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As Long as We Remember...

August 6, 2010

Spitting, No Feud

Roy Meachum

The Frederick News-Post headline had it wrong: “PATTERSON RUN FOR BOE SPARKS FEUD AMONG CANDIDATES.” It was a spitting contest between two immature, unqualified candidates.


In the first place, it should be understood Omari Patterson can run in the Board of Education elections; the law says he cannot serve as long as his wife works for the county Board of Education: she’s a teacher at North Frederick Elementary.


Looking up Mr. Patterson’s educational qualifications, it’s apparent that he read and understood the law before filing and paying his fee; he thinks, however, since he’s an African American the restriction should not apply to him. Bushwa! – the applicable word in my native childhood New Orleans went.


The same link provided information that he supported Barack Obama in the presidential race. As readers know very well, so did I. In my columns, there has been a bellowing charge that much of the hue and cry against the president has been racist. To which, my right-wing conservative friends throw back the same Louisiana word. I still hold very firm: my friends are wrong. The fundamental anti-Obama movement takes up where the Klan set aside its bed sheets.


What Mr. Patterson faces is a colorblind law that affects him only because of his marriage; it intends to protect citizens and taxpayers from nepotism – the possibility of conflict of interest in voting on everyday especially financial matters. From his statements printed in the News-Post, the probability expands from personal self-interest to racial matters. However justifiably phrased in a historic context, the bias against today’s whites should disqualify him from public office in the present legal atmosphere.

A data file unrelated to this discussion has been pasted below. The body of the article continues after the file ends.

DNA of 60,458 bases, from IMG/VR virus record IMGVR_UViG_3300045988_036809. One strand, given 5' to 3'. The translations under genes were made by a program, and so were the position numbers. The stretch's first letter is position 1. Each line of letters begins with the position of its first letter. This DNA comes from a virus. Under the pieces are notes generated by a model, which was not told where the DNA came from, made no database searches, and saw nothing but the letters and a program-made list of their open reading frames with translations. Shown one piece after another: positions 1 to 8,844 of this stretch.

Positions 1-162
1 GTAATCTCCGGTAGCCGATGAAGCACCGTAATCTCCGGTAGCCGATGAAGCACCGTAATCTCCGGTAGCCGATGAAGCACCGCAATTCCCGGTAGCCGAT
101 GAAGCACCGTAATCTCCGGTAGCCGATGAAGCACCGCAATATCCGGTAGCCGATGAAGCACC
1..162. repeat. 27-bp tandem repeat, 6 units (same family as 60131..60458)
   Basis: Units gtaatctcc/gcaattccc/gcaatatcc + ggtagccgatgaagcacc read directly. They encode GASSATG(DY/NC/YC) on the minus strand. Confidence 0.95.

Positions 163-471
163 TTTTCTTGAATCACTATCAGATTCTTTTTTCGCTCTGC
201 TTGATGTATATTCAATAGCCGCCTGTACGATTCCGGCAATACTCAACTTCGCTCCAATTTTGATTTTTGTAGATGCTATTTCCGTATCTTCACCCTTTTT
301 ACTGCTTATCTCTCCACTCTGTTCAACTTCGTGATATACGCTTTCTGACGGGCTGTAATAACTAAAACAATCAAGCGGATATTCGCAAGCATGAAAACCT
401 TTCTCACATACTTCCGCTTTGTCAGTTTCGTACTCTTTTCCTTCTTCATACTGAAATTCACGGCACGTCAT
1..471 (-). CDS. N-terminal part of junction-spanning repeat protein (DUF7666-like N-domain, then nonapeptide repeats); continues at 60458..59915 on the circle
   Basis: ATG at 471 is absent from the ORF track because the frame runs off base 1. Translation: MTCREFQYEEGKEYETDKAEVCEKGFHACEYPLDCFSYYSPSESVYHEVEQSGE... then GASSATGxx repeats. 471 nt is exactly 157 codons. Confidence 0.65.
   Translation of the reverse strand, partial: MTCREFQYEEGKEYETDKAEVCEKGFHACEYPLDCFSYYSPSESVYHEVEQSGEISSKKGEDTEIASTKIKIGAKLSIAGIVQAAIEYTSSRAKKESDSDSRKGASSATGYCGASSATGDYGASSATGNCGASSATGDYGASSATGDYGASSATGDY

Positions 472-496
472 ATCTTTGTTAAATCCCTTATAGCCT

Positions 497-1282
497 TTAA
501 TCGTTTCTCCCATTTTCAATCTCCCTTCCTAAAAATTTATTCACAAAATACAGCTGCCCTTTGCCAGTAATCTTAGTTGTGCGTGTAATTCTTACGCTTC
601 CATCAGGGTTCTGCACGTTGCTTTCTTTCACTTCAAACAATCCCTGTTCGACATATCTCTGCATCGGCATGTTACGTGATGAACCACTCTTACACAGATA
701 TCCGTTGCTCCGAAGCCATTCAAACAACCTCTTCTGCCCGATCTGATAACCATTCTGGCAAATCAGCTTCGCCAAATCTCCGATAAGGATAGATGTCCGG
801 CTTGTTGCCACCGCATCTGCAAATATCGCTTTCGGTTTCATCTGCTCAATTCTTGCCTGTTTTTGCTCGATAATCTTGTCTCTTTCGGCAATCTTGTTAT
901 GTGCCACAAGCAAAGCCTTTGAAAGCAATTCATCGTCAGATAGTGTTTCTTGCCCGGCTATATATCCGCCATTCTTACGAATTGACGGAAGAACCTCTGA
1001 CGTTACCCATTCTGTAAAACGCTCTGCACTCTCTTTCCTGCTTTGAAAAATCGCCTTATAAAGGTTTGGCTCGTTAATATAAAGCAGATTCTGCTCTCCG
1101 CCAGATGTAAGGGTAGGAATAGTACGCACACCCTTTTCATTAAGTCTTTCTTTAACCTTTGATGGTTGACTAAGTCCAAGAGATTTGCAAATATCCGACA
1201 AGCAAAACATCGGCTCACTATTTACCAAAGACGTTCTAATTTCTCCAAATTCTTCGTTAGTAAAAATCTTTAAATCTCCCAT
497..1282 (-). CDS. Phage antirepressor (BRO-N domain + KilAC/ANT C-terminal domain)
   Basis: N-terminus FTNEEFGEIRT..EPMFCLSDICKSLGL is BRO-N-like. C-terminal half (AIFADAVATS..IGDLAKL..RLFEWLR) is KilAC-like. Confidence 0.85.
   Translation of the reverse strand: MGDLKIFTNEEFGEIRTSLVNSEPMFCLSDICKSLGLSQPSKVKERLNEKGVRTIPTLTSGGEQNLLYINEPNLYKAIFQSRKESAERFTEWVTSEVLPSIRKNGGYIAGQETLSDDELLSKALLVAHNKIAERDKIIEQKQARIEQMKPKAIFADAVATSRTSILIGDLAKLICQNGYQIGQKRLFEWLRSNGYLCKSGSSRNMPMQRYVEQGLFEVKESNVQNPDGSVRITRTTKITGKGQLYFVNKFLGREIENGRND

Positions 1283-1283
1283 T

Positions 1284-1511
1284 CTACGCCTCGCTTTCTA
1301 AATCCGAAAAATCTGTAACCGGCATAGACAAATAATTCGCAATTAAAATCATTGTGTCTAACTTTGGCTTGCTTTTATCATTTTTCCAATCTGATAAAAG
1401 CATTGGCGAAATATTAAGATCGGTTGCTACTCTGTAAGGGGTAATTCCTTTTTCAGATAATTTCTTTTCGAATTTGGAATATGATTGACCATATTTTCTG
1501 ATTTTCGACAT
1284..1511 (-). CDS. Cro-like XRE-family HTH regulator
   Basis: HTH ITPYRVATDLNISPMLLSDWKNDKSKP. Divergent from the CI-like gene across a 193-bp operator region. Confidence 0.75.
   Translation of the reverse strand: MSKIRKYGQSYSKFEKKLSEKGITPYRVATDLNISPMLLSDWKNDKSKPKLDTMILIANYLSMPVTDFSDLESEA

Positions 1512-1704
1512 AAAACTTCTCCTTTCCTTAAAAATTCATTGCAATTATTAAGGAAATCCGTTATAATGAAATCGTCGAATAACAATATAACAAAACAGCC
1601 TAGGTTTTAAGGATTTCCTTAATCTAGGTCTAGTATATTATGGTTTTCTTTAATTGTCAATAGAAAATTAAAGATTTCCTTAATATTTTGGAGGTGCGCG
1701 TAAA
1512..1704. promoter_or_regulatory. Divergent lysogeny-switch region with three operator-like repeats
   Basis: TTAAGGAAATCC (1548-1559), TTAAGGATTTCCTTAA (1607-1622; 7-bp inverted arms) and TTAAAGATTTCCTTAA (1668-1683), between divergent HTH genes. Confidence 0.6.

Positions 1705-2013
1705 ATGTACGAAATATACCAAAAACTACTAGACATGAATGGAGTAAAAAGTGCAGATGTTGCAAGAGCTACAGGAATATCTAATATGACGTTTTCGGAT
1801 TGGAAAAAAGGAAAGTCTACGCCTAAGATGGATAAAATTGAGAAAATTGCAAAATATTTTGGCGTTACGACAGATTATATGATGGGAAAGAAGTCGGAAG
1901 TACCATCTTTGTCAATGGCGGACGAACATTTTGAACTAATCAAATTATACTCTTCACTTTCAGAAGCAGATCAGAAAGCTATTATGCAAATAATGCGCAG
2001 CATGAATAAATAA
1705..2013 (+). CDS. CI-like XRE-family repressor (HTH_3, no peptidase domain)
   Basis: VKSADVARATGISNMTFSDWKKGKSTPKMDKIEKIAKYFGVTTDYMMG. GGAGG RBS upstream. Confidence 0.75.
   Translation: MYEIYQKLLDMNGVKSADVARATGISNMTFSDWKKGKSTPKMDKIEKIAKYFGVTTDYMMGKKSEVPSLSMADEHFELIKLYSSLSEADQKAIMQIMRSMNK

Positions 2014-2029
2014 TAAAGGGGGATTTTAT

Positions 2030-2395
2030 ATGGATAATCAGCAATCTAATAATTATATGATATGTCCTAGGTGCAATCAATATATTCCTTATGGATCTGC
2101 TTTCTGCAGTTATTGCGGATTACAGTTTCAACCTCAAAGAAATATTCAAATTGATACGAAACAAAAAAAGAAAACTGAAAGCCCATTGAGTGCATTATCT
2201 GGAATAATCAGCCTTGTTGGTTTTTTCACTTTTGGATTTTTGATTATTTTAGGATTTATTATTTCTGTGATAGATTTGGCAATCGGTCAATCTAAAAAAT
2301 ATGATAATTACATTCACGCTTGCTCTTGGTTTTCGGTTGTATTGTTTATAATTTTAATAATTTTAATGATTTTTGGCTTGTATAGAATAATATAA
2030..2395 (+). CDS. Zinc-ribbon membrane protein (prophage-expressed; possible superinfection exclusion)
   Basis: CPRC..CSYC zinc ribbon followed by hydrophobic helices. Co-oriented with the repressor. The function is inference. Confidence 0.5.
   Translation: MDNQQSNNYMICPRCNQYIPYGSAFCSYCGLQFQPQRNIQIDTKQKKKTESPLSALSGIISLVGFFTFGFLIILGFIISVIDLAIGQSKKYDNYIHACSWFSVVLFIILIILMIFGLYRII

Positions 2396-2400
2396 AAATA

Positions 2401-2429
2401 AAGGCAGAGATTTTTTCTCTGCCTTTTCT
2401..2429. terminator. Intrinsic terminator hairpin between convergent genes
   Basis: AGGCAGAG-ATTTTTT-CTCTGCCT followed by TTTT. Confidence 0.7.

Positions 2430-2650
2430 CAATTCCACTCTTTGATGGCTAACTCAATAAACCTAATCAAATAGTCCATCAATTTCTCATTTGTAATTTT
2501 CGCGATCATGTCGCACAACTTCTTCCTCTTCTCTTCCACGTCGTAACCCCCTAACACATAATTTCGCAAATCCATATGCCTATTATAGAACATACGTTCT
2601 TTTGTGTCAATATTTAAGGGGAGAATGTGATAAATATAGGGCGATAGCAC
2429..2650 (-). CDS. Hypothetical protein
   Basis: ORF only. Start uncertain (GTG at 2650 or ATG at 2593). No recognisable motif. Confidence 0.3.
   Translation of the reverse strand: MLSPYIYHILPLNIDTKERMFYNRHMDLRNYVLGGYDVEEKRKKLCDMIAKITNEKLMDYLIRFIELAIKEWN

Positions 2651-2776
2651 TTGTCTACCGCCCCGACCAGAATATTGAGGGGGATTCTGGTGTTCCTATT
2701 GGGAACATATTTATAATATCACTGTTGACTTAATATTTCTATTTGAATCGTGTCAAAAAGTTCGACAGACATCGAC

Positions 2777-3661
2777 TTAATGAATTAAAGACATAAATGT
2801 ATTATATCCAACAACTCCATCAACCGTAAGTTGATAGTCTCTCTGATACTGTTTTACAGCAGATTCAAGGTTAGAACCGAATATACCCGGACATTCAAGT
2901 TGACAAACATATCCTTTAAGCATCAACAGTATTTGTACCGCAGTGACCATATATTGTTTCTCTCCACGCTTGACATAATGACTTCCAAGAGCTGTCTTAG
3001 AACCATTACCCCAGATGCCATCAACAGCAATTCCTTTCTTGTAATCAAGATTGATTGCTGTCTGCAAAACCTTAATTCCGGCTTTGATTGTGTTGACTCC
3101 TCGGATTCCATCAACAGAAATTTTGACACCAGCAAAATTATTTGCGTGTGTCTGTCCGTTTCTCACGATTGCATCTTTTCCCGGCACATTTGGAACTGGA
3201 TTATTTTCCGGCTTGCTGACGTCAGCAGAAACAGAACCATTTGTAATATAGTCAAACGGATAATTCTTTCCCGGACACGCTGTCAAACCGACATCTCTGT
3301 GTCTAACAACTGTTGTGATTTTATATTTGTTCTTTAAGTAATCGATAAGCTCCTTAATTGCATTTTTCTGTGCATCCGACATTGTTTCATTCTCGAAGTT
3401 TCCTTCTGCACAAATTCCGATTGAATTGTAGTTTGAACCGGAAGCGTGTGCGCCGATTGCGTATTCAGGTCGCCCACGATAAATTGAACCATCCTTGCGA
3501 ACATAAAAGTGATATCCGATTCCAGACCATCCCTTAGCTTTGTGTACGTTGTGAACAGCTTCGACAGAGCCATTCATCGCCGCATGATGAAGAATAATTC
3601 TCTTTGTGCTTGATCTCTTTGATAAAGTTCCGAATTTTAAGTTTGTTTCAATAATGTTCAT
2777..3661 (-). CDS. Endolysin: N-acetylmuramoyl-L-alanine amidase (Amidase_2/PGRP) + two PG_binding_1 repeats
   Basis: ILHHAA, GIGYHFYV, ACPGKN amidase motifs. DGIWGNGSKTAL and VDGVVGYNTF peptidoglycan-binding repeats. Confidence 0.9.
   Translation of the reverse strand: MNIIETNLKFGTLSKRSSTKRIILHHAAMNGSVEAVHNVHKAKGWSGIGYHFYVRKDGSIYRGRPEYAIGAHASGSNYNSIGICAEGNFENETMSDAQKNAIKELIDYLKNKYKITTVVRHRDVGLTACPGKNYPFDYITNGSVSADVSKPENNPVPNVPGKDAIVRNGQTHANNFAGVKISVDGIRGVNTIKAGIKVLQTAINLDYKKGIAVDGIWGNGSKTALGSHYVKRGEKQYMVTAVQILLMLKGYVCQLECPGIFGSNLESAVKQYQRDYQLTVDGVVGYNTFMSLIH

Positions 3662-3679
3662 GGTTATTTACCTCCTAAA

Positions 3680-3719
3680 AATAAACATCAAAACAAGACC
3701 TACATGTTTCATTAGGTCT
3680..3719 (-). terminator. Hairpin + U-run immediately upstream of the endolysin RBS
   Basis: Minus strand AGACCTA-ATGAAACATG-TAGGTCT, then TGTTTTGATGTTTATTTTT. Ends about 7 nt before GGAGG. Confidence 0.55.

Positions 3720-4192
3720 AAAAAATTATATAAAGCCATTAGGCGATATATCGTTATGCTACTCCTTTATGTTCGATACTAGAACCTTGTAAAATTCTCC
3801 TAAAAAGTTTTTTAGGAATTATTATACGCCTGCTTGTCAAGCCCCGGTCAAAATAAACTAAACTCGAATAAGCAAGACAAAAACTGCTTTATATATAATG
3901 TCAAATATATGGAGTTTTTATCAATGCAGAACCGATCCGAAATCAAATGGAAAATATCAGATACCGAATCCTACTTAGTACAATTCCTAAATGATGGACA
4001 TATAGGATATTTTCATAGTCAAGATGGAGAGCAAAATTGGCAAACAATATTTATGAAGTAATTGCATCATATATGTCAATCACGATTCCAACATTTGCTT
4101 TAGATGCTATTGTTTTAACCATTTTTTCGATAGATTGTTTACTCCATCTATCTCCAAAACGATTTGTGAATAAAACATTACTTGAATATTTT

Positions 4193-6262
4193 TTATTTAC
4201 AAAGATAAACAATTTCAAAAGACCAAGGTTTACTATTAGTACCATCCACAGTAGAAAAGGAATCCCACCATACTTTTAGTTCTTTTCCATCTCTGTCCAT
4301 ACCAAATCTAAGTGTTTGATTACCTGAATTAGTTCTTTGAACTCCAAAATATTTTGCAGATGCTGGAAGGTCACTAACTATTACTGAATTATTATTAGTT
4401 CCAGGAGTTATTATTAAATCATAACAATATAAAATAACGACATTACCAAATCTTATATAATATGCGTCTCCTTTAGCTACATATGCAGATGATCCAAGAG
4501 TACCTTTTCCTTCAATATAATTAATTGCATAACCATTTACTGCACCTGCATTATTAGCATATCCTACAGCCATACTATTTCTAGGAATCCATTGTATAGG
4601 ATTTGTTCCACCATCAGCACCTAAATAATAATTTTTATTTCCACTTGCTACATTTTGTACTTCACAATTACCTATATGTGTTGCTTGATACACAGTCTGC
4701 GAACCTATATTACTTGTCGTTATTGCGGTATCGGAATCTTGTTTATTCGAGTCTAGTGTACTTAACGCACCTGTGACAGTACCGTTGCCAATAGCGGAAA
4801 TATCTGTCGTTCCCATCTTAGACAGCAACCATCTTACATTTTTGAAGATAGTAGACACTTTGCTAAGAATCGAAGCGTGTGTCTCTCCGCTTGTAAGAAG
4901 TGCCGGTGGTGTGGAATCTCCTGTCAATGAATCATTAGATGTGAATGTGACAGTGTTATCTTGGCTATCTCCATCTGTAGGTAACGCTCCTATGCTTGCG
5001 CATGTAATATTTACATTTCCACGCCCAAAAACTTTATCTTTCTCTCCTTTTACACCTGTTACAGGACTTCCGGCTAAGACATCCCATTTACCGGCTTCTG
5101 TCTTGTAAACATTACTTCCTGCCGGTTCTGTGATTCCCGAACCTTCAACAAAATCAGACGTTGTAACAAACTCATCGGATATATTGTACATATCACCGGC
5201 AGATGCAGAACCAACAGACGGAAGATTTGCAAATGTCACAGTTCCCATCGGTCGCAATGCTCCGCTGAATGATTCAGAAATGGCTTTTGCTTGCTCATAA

Laws, regulations and the general mental attitude now support Thomas Jefferson in his assertion: “all men are created equal.” It was hypocrisy in 1776. Most of the Founding Fathers owned other human beings. A few years later Mr. Jefferson was serving as the new nation’s ambassador to France when the committee gathered to write the Constitution. When it came to decreeing a census every 10 years, an agreement reached among delegates assigned a slave’s worth as less than other citizens’.


It must now be declared: Mr. Patterson stands equal to anyone and possessed of all the rights guaranteed by the Constitution. But his rights start only where fellow candidate Rob Johnson’s end, as illustrated by a joke on the subject:


A man emerging excitedly from a court where he became a full-fledged American waved his citizenship papers around; he hit a fellow citizen in the nose. There was retaliation, which knocked him down. Sitting up on the ground, the new American protested that he possessed rights guaranteed in the Constitution; he received the reply: “Your rights begin where my nose ends.”


This is the origin of the spitting contest the News-Post referred to as a feud. (Mr. Patterson also exchanged lesser heated remarks with Glenn Dexter, who’s also running for a seat on the school board.)


Rob Johnson flat out attacked. “Instead of whining and crying, if he wants to be a candidate so bad, then his wife should resign her position as teacher,” he was quoted in Margie Neal’s newspaper story. She continued: “(He) also wrote he expected to be called a racist and a bigot for his criticism of Patterson, who is black.”


“I’m just itching for that fight,” Mr. Johnson summed up, according to reporter Neal.


Sure enough, Mr. Patterson slammed Candidate Johnson: “an ignorant egotistical, self centered, emotional, racist and bigoted person.” (By definition egotistical and self-centered describe the same outlook.)


Ms. Neal observed: “In an exchange punctuated by non-standard usages in spell, punctuation or grammar…”


Why the two candidates took their spitting contest public does not amaze; more and more politicians, nationally and locally, show the world they suffer from hoof-and-mouth disease by sticking both feet in their mouths. Their numbers increased with the proliferation of media and will not die soon.


In Frederick County, Omari Patterson and Rob Johnson demonstrated magnificently they are not emotionally or intellectually qualified to serve on the Board of Education.


My gray beard and balding head continue to shake: No wonder most people look on politics as a bad, dreary joke.




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